This course was published in the March 2022 issue and expires March 2025. The authors have no commercial conflicts of interest to disclose. This 2 credit hour self-study activity is electronically mediated.
After reading this course, the participant should be able to:
- Discuss articaine’s hybrid ester and amide formulation, and this agent’s prevalence in dental anesthesia.
- Explain clinical situations and patient populations suited for articaine administration, as well as the risk of paresthesia with these injections.
- Describe the benefits of articaine in the dental setting.
Beginning with the approval of lidocaine in 1948, all but one of the amide local anesthetic (LA) drugs in dentistry was borrowed from medicine. Articaine was developed specifically for dentistry in 1976 and subsequently borrowed by medicine. Since its introduction, its popularity has increased steadily.
Articaine was approved for use in the United States by the U.S. Food and Drug Administration (FDA) in 2000 as a 4% formulation with 1:100,000 epinephrine. In 2006, 4% articaine, 1:200,000 epinephrine was approved. More than two decades later, articaine is second only to lidocaine in worldwide use, where it is estimated that for every five cartridges of lidocaine used, three cartridges of articaine are used.1–3 As the first hybrid LA with both ester and amide properties, articaine’s developers placed an emphasis on dentistry’s requirement for a profound and durable LA with relatively rapid detoxification.3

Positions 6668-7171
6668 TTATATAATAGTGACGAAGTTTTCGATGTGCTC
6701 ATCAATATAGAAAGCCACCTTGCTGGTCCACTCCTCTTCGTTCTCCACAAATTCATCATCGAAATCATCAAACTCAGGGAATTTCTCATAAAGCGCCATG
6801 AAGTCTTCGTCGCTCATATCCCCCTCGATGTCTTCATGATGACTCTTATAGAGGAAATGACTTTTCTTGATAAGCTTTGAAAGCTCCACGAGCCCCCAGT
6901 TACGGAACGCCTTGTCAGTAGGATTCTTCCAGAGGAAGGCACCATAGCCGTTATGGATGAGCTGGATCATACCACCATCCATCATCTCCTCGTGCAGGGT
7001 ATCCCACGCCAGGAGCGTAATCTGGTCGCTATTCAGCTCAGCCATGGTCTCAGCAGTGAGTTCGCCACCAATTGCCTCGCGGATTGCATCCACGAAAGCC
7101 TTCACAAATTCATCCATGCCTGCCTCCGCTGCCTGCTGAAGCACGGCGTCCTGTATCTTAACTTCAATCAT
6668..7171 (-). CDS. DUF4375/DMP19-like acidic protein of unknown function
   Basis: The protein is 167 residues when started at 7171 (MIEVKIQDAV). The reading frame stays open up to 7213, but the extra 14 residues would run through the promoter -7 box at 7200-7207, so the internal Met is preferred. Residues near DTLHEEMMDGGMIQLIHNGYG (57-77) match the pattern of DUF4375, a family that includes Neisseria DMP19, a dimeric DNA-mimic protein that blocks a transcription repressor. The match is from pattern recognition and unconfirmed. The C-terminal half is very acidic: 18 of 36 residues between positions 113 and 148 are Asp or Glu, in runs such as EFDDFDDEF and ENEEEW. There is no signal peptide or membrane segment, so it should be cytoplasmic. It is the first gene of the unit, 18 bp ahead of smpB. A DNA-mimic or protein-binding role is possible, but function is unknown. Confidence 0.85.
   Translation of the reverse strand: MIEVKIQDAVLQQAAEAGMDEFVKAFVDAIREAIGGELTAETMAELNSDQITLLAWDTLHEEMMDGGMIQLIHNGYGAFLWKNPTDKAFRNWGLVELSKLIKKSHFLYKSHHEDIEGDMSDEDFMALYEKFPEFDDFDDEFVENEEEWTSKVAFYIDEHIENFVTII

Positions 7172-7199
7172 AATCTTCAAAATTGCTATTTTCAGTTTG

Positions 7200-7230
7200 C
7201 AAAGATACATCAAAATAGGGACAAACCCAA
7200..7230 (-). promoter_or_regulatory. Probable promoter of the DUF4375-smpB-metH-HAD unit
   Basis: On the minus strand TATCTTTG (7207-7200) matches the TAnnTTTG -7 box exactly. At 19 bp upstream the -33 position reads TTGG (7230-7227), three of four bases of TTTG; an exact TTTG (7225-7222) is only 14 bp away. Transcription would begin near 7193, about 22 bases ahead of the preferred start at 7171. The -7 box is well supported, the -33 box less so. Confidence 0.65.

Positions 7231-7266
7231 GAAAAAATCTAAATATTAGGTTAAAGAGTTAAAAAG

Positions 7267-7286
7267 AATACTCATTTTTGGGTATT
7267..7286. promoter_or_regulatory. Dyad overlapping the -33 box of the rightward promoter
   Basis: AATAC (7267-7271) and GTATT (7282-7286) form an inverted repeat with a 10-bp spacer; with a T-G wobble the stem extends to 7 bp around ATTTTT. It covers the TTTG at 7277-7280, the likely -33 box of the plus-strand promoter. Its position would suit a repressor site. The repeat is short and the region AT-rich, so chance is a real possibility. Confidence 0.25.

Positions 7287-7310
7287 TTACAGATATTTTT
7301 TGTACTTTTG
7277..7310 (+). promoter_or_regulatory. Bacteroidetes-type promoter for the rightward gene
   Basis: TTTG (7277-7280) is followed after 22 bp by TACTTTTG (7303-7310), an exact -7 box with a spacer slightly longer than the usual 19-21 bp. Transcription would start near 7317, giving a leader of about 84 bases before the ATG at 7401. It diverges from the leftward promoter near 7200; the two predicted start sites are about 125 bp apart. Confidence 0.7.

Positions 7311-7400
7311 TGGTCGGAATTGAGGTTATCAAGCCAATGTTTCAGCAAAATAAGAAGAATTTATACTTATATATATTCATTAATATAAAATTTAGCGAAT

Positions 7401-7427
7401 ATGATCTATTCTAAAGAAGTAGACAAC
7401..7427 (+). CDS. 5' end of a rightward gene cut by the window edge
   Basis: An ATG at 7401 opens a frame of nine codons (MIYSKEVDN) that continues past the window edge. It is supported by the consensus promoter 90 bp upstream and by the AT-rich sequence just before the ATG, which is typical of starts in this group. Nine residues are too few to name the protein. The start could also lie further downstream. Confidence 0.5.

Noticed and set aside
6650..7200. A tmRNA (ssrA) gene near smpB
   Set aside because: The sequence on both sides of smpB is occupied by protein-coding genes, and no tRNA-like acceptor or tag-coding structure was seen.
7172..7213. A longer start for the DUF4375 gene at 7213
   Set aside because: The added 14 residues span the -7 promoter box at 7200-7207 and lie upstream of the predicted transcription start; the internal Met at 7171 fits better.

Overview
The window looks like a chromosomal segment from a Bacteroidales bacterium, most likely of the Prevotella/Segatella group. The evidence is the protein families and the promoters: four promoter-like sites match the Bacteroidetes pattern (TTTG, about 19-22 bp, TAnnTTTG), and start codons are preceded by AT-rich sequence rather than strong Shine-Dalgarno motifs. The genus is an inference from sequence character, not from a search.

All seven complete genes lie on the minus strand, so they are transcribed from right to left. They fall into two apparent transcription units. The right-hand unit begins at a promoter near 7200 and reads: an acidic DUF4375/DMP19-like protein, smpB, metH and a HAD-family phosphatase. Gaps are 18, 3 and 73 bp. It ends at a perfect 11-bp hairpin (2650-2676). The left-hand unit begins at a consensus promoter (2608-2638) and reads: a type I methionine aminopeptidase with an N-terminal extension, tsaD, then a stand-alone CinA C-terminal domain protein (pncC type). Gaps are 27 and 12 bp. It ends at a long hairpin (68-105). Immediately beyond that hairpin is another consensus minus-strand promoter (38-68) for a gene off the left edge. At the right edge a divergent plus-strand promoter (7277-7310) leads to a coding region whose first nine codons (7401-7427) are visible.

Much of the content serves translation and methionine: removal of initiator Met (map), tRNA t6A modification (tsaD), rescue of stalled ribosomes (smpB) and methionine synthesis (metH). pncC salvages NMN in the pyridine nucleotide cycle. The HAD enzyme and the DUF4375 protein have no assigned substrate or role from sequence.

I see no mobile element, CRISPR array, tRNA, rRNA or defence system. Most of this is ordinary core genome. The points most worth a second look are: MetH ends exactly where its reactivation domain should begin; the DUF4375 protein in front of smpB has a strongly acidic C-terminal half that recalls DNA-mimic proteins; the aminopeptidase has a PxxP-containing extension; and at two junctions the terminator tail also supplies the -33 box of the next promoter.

Pharmacologically, articaine requires a greater concentration compared to 2% lidocaine to achieve its enhanced effectiveness. Unlike 2% lidocaine formulations, a 3% articaine, 1:200,000 epinephrine formulation provides reliably effective anesthesia of all teeth except the mandibular molars.4 A 4% articaine formulation, on the other hand, provides greater overall effectiveness of the entire dentition and supporting structures, and similar or greater durations compared to 2% lidocaine.4 While not superior to other LA drugs in all respects, recent systematic reviews suggest articaine demonstrates superiority in a number of ways.3,4 For example, in specific applications such as pulpitis and mandibular infiltration, articaine’s efficacy exceeds all of the other LAs by a significant margin.4